This is not your usual windmill and castle mini golf putting green!
A new climate change-themed 18-hole mini golf course called the Putting Green has opened in the Two Trees River Ring site in Brooklyn, New York. It's a collaborative community project where local artists and designers, community and school groups, as well as environmental advocacy groups and public agencies designed the course.
The designs focus on various themes centered on climate change, including green infrastructure, animal habitat, energy and emissions concerns. By playing the course, it is hoped that visitors can explore their own roles in understanding and solving the climate change crisis.
The Putting Green was constructed in an environmentally conscious way, including using repurposed planks from a dismantled Domino Sugar factory for decking wood and planters, using recycled tires, recycled bricks and steel drum to construct the golf courses, and planting native species throughout.
The courses include:
1- Down the Drain by Brooklyn-based artist Kim Holleman. This mini golf course brings to our attention that litter and debris on city streets get washed down the storm drains into the New York City waterways.
2- Whale Fall Feast by Dear Climate Art Collective and architect Blake Goble. The carcass of a dead whale sinks to the bottom of the ocean and create and entire ecosystem on the ocean floor.
3- Capitalocene's Melt by Brooklyn-based artist Juanli Carrion, featuring polar bears. As the Arctic Ocean sea ice disappears due to climate change, polar bears must travel further to hunt for food.
4- Higher Ground by Brooklyn-based artist Mike Tribe. Sea level rise, as modeled by the National Oceanic and Atmospheric Administration (NOAA) and the US Army Corps of Engineers will impact the shoreline of Manhattan.
5- Staying Afloat by YMCA of Greater New York, Greenpoint. Creative solutions like coastal management, elevated public transportation and renewable energy will be needed to adapt to climate change
6- Choices by design collective OBJ. As extreme weather events will alter habitable areas, the world will have to contend with the increase in climate refugee crisis.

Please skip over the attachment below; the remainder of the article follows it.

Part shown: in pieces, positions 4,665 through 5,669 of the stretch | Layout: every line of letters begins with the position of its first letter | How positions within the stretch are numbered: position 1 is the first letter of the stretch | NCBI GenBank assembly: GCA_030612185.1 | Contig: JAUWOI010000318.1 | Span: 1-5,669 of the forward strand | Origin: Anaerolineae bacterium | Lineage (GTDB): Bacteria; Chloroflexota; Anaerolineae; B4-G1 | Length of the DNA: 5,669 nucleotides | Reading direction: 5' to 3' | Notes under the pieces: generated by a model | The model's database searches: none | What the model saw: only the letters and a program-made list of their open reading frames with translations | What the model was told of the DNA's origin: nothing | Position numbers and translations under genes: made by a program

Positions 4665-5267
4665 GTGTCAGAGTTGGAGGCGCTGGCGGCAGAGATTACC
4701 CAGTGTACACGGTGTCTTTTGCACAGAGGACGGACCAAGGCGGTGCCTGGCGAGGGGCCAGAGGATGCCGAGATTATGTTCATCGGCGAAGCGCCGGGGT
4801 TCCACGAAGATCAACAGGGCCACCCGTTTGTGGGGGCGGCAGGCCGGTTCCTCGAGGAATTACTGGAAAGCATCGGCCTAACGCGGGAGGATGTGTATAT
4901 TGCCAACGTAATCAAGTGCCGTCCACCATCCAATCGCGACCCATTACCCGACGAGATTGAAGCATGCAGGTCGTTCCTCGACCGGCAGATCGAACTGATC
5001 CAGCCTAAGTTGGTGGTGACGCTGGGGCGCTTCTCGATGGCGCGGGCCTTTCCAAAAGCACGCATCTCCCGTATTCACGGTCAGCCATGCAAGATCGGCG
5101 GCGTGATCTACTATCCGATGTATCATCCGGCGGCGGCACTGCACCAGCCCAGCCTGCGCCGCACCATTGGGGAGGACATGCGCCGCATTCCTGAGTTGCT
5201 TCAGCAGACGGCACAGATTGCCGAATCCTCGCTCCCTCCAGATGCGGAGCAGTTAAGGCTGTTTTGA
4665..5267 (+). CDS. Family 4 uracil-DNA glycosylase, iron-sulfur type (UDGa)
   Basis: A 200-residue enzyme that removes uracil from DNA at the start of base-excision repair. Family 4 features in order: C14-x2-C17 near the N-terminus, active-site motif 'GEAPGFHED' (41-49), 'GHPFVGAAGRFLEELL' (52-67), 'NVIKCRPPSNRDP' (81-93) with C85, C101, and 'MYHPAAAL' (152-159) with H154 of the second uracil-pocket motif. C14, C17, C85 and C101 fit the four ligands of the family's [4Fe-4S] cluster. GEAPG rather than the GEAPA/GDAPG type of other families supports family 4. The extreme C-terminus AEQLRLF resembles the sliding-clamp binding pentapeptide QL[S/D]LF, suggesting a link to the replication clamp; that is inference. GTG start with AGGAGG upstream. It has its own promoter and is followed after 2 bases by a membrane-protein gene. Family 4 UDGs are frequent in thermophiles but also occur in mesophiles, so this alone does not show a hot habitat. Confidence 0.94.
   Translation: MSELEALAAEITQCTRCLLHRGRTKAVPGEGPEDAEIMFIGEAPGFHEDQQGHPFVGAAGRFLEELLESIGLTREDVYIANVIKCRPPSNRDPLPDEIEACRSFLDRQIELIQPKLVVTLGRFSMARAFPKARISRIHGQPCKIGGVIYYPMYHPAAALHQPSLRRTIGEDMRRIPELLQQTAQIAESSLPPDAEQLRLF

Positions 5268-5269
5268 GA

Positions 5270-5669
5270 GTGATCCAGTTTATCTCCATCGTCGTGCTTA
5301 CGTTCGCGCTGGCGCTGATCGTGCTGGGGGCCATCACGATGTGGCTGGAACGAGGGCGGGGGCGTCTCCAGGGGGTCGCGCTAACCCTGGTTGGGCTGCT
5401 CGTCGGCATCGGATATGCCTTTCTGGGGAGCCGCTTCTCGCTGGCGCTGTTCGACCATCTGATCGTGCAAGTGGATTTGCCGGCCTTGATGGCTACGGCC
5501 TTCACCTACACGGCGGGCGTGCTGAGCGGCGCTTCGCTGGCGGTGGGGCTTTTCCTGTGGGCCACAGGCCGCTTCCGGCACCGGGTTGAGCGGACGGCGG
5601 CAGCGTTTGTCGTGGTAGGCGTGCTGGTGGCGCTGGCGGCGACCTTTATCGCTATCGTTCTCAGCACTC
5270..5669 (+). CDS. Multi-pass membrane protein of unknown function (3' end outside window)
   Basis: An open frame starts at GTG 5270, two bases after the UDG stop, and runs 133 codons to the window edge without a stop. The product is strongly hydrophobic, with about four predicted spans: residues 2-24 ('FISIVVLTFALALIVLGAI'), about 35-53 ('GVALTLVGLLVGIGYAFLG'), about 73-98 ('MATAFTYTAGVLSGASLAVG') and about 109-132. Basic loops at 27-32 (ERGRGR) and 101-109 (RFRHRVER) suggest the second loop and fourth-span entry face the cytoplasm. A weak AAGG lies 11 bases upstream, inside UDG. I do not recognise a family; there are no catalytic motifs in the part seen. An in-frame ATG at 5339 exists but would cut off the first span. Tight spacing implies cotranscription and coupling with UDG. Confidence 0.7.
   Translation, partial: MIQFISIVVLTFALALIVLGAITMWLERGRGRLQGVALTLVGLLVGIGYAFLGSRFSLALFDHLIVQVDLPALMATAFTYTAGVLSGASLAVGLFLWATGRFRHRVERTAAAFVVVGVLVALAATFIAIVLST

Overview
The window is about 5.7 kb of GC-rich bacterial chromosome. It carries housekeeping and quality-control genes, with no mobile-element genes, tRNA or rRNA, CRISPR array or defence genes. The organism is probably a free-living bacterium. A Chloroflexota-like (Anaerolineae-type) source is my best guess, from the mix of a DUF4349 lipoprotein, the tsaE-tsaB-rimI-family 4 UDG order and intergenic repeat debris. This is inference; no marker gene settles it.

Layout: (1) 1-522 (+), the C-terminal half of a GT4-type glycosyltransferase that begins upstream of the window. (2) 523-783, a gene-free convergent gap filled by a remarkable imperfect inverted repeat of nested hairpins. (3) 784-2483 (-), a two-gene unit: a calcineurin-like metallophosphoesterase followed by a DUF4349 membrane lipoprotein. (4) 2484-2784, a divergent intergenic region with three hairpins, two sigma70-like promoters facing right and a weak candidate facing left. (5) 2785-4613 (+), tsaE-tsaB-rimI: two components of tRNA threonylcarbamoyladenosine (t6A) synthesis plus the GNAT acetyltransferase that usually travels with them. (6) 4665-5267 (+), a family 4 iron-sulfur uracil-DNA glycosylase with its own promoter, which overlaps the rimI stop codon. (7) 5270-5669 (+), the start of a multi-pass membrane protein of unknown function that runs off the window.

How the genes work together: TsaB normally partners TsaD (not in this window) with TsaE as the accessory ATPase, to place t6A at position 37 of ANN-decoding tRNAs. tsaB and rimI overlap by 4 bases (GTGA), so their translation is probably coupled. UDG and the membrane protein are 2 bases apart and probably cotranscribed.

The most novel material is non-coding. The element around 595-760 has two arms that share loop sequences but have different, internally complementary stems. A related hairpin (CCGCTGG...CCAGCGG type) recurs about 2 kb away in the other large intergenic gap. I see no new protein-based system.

7- Two Paths by Lower East Side Girls Club. A new generation of environmental activists is advocating for a different future by prioritizing nature, ending fossil fuels and protecting biodiversity.
8- Surge Garden by Williamsburg High School for Architecture & Design. Protecting the urban shoreline from storm sruges and sea rise will be necessary strategies for coastal resiliency, as New York City has 520 miles (836 km) of waterfront.
9- Ice Melt by Brooklyn-based artist Blane De St Croix, Paul Amenta and architect Ted Lott. Retreating glaciers, receding ice and snow cover impacts the ocean and affect global weather patterns.
10- Forest Fires by Brooklyn-based artist Blane De St Croix, Paul Amenta and architect Ted Lott. Periodic forest fires are actually useful in the life cycle of a forest, but climate change has increased the frequency and severity of wildfires.
11- Humans Are The Key by artist Mel Chin. Native plants are important to pollinators, insects, and birds, as well to keep the soil and underground ecosystem healthy.
12- Energy Efficient Buildings by NYC Climate Action Alliance and Building Energy Exchange. A huge majority of New York City's greenhouse emissions come from the city's pre-war buildings. Renovating the lighting and HVAC system of such buildings could help them lower emissions.
13- Compost Fore NYC by DSNY Sanitation Foundation. Almost one third of the wastewater in New York City is actually organic matter. When they are sent to landfills, these organic matters decompose and emit methane so turning scraps into composts instead could reduce this climate change effect.
14- Methane Madness by Institute for Aesthletics & Brooklyn-based artist Tom Russotti. The microbes in a cow's stomach break down feed and produce a prodigious amount of methane - up to 220 lb of methane a year! Sustainable farming practices are necessary to solve the agricultural production of methane.
15- The Big Oyster by Billion Oyster Project and designers Chris Edmonds & Nat Quinn. Oysters can play a role in filtering out toxic particles in waterways. Once found in great numbers in New York Harbor, osyers have nearly disappeared due to overfishing and pollution.
16- Fore-ward Thinking by engineering and design firm WSP. Public transportation play a huge role in combating climate change, as it provides for sustainability and social equity.
17- Green It, NYC! by public space designer Julie Ember and architect Katie Shima. Trees, parks and wetlands actually comprise 40% of New York City's land cover, and they play an important role in sequestering carbon, lessening the urban heat island effect and provide habitat for wildlife.
18- Shoot the Breeze: Back to the Future with Wind Energy by journalist Alison Simko and designer Kate Mulhauser. Windmills power the early settlers of New Amsterdam, Manhattan, before the settlement was later renamed New York. Today, New York City is developing offshore wind farms to meet its reneawable energy goals.
The entry globe was made from recycled plastic bottle caps and left-over scraps of turf.
Images: Two Trees Management and Putting Green